Maintain American Access to Clean, Advanced Biofuels
Many observers were surprised last year when Brazil imposed a limit on duty free ethanol imports. With the tariff-rate quota (TRQ) policy in place since September, we take a closer look at this temporary solution to what UNICA hopes will be a temporary problem.
To enhance America’s energy security and improve the environment, Congress created a program requiring increasing volumes of renewable fuel in the U.S. energy supply. The law – known as the Renewable Fuel Standard (RFS) – calls for Americans to use more renewable fuel each year, incrementally growing the requirement to 36 billion gallons by 2022. Congress capped conventional corn ethanol at 15 billion gallons to stimulate innovation and development of advanced biofuels that offer superior environmental benefits.
The U.S. Environmental Protection Agency (EPA) administers the RFS and determines which fuels qualify as advanced biofuels. The key condition for this designation is reducing lifecycle greenhouse gas emissions by at least 50% compared to fossil fuels. EPA identifies Brazilian sugarcane ethanol as an advanced biofuel because it reduces green-house gases by at least 61% compared to gasoline.
Americans deserve continued access to sugarcane ethanol, one of the cleanest and most commercially ready advanced biofuels available today.
This advanced biofuel from an American ally plays a modest but important role supplying the United States with clean renewable fuel. Over the past six years, nearly 1.3 billion gallons of sugarcane ethanol imported from Brazil flowed into American vehicles. During this time, sugarcane ethanol comprised only one percent of all renewable fuels consumed by Americans, but has provided more than six percent of the entire U.S. advanced biofuel supply.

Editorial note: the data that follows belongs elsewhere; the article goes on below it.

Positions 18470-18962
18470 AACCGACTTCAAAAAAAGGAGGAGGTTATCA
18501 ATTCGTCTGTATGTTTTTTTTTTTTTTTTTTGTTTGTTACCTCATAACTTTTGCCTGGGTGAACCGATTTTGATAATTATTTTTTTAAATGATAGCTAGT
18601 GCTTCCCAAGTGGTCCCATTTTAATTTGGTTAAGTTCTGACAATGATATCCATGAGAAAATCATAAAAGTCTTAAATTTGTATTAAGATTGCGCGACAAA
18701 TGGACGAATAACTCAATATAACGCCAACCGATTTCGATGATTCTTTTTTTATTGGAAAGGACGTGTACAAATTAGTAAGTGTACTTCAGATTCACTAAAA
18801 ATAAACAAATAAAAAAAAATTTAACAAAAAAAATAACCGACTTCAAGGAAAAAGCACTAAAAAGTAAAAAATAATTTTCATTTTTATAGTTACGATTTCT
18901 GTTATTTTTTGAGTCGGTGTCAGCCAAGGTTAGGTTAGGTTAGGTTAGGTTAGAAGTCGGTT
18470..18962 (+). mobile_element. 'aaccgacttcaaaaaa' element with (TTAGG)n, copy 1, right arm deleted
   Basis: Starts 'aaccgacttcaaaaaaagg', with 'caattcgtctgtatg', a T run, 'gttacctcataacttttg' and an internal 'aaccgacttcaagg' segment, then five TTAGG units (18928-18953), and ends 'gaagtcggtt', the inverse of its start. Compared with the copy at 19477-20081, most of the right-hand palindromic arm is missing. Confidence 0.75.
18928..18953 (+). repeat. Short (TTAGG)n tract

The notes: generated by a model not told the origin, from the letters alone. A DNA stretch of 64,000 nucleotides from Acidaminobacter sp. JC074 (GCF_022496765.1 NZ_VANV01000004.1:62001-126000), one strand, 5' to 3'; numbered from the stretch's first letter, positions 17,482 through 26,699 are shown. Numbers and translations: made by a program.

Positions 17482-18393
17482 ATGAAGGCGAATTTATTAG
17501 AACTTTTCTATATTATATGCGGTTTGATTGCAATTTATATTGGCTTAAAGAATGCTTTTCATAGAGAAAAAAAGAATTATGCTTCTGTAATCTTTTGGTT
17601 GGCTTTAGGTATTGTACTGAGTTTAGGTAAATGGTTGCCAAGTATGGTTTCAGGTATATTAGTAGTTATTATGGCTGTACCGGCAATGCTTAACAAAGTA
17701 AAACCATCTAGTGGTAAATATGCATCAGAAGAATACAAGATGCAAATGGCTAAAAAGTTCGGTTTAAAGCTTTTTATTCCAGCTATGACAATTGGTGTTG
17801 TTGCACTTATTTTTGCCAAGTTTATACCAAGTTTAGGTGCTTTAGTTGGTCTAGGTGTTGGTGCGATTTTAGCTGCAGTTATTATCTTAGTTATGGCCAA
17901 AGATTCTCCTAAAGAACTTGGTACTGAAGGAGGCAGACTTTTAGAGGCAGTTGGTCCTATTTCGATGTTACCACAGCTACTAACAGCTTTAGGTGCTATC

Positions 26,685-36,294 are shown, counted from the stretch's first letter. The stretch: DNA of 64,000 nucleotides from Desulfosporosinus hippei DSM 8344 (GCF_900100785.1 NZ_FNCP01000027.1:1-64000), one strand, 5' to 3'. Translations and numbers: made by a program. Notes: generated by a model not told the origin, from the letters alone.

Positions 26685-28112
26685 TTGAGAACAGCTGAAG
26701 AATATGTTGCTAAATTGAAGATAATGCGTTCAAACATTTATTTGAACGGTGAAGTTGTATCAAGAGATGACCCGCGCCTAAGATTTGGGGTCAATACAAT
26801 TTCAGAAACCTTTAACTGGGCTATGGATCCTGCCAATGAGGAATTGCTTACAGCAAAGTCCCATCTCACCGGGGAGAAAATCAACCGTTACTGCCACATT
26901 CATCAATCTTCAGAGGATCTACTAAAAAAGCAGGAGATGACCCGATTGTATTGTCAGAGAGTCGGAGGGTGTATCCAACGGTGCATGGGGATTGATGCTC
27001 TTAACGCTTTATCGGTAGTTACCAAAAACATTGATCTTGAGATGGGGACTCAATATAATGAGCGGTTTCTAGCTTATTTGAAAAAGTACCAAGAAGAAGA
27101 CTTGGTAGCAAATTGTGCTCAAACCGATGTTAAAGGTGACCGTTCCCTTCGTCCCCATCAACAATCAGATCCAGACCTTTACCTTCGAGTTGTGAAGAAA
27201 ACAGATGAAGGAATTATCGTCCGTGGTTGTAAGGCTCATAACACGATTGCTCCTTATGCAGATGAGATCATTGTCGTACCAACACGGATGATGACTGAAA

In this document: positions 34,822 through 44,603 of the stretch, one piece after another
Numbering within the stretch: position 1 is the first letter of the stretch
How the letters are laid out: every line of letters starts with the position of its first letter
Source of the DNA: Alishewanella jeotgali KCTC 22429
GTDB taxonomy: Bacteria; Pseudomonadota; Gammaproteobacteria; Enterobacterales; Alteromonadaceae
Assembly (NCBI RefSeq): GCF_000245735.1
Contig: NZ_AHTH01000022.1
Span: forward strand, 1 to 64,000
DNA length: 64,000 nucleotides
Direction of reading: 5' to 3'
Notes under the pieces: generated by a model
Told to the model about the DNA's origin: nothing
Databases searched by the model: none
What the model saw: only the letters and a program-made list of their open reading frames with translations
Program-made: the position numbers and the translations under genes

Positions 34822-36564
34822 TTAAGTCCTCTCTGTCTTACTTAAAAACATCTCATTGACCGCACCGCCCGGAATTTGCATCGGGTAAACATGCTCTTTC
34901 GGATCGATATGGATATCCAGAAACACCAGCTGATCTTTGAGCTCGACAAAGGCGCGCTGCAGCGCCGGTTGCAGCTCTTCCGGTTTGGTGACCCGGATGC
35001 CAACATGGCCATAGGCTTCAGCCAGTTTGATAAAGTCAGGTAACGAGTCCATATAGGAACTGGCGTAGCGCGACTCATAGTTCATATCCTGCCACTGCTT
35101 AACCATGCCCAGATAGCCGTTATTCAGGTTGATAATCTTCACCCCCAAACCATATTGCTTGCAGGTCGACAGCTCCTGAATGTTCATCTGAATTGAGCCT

Congress designed the RFS to stimulate superior renewable fuels like sugarcane ethanol. This advanced biofuel is a reliable option for diversifying energy supplies and improving U.S. energy security so Americans are not dependent on any one source or country. Americans deserve access to cleaner fuels, and Brazilian sugarcane producers support efforts by EPA and others to preserve a strong role for advanced and cellulosic biofuels under the RFS.
As the world’s largest ethanol producers and exporters, the United States and Brazil enjoy the benefits of trading renewable fuels. Together, the two countries have built a global biofuels market providing clean, affordable and sustainable solutions to our planet’s growing energy needs.
Brazilian sugarcane producers are making investments to expand production, and Americans can depend on more advanced biofuel from sugarcane. Brazil currently produces more than seven billion gallons of sugarcane ethanol each year and typically makes between 400 million and 800 million gallons of its annual production available for other countries to import.
The benefits of using sugarcane ethanol are cleaner air and enhanced energy security. Those benefits will grow as Americans consume more advanced biofuels.
Frequently Asked Questions
Frequently Asked Questions About Sugarcane Ethanol and the Renewable Fuel Standard
What is sugarcane ethanol?
Ethanol is the general term for alcohol-based fuels produced by fermenting many different plants. Sugarcane ethanol is biofuel derived from sugarcane, a crop cultivated in the United States, Brazil and more than 100 other countries. This clean and affordable renewable fuel helps cut U.S. dependence on Middle East oil and improves the environment.
Why would the United States want to use sugarcane ethanol?
It’s good for energy security. Sugarcane ethanol is a reliable option for diversifying energy supplies and improving U.S. energy security so Americans are not dependent on any one source or country.